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New York apple growers geared up for a second fabulous crop

"We convened on a conference call with our members across the state on July 25," Julia Stewart, spokesperson for the New York Apple Association headquartered in Fishers, NY, told The Produce News. They forecasted then that crop would be 30 million bushels, just slightly above our average of 29.5 million but not as high as our 2013 crop which was estimated at 32 million."

Stewart added that this season's crop could get even larger as the apples tend to get bigger when the weather is as great as New York's has been throughout this growing season.

"We have indeed had another fabulous year of growing conditions," she emphasized. "The spring weather conditions were perfect for pollinating, and we've had just the right amount of rain. Lots of sunny days and cooler nights that apples love have also blessed our crop. It's looking like a textbook crop at this point, and that will give us great crops for two-years running, for which we are extremely grateful."

mcintosh 300-web A New York-grown Mcintosh apple. (Photo courtesy of New York Apple Association)Stewart also explained that because of new plantings in New York, consumers will have an abundant supply of their favorite New York apples, from Honeycrisp to Galas and even the state's homegrown McIntosh, among many others.

Exports from New York growers are down due to the European Union's decision last spring to ban apples from import that are treated with the pesticide, diphenylamine, also called DPA. Further research is ongoing on this issue.

"Our export business is only about 10 percent of our crop, so that is not a significant issue for us," said Stewart. "We continue to examine our options and continually look for new markets. Exports are a beautiful thing in general because they help to relieve the pressure from the domestic market."

Although she clearly states that no one is a soothsayer when it comes to apple crop projections, she does believe that the national crop will be big for no other reason than no area has reported having bad weather.

"We did have a late bloom in New York due to the cold winter and cool spring, but thanks to the great summer we're now right on schedule," she pointed out.

One of the major issues that apple growers -- as well as just about every other fresh fruit and vegetable producers -- are faced with today is the critical labor shortage. Stewart stressed that it is getting harder and harder every year to find an adequate labor force.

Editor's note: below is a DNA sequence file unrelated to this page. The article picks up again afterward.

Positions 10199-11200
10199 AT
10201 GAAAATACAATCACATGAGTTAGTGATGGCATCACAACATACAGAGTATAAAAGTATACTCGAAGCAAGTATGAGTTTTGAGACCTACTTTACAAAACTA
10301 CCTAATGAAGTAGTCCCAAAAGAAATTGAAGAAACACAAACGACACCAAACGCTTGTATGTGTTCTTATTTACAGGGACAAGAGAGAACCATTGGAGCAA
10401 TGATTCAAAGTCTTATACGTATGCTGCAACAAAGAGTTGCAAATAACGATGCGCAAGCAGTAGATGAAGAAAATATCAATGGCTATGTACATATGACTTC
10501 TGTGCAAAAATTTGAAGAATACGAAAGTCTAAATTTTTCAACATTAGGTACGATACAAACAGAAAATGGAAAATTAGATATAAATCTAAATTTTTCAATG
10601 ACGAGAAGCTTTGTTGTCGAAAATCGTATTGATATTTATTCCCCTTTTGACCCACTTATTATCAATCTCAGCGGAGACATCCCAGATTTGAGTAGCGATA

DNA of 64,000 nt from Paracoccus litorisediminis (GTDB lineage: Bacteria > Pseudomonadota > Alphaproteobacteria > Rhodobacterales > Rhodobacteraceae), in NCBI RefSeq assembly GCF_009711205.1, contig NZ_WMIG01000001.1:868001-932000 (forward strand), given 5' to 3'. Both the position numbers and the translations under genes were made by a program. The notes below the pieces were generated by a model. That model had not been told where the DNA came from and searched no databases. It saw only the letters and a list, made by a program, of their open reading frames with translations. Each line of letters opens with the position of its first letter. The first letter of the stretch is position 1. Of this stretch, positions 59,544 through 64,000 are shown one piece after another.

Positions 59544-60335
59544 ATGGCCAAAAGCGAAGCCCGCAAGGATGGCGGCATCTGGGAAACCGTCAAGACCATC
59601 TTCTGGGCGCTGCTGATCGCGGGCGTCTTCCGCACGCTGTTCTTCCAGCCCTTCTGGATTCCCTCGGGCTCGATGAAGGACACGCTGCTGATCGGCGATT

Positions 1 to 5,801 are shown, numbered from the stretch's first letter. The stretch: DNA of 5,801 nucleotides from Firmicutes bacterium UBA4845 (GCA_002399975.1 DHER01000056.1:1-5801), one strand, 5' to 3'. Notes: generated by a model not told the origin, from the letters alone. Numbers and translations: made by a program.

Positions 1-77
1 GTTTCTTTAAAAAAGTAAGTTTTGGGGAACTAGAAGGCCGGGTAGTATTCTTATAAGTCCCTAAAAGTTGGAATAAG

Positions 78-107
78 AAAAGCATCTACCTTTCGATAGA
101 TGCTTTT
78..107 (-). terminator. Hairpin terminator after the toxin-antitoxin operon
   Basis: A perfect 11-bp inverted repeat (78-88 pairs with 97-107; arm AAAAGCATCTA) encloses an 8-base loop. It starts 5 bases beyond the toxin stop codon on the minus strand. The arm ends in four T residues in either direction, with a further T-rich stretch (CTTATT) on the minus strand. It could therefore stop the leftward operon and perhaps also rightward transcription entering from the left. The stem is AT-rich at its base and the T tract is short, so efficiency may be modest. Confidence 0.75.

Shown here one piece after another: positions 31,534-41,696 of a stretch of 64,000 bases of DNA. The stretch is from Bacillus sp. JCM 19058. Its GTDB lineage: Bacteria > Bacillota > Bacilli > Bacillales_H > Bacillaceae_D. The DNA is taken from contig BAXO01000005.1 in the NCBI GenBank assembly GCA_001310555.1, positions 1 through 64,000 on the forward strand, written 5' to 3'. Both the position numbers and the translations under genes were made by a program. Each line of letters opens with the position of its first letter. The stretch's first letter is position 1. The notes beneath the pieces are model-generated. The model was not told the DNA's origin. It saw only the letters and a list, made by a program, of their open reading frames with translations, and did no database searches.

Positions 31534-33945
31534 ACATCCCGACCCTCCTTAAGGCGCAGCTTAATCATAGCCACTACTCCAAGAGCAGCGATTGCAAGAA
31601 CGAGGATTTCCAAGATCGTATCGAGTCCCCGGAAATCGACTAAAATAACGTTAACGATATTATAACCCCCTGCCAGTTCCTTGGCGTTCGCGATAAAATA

"As our crop size increases, the problem just worsens," she said. "Something must be done about this problem in our country. Unfortunately, what Congress looks at as a political issue is a business survival issue to produce professionals, their families and their staffs of all levels. We rely on workers to bring in our crops.

"Immigration reform is absolutely critical for our industry," she continued. "Consumers have the right to expect safe food that is grown in sustainable ways. American producers are forced to do this, and then we have to compete with countries that do not have these restrictions. We cannot possibly continue to compete in such a market."

New York's good news is that harvest was underway statewide on August 15. Stewart said that growers will continue to pick apples until the first snowfalls or in early November, wrapping up with the McIntosh.

On the public relations front, the NYAA is again strong in its media outreach initiatives.

"Our consumer media outreach program is an aggressive one," said Stewart. "The goal that remains in the forefront is to put New York apples at the very top of consumers' minds from the very start of our harvest and throughout the rest of the year."

The NYAA's new website, www.nyapplecountry.com, provides virtually everything that anyone -- consumers and the trade alike -- would want to know about New York apples. Visitors will find apple history, varieties and their suggested uses, a plethora of fabulous recipes, nutritional information and much more.

"We asked consumers what they wanted available on our website and we put it all right up front to give them easy access to it," said Stewart. "The home page has a locator map where consumers can enter a zip code and find a pick-your-own or farmers market nearby. Information on all of our varieties, including heirloom apples, is on the site, and all of the information is searchable in numerous ways. We are also asking consumers to send recipes and photos for us to post, which is really helping us to build buzz for the site."

The NYAA's consulting dietician, Linda Quinn, is booking appearances on morning and daytime television shows to talk about the crop and the nutritional benefits of apples. She will also appear at the New York State Fair Aug. 21-Sept. 1.

NYAA also supports numerous fundraisers and special events every year. One of its fundraisers using apples and apple cider raises money for cancer research in the state. It is also one of the sponsors of the ING New York Marathon in November every year, and it hands an apple to every person who reaches the finish line.

"And we are certainly out there strong spreading the buy local message in New York and surround states," said Stewart. "New York grows more apples than any state east of the Mississippi River, and our goal is to get people to eat more of them."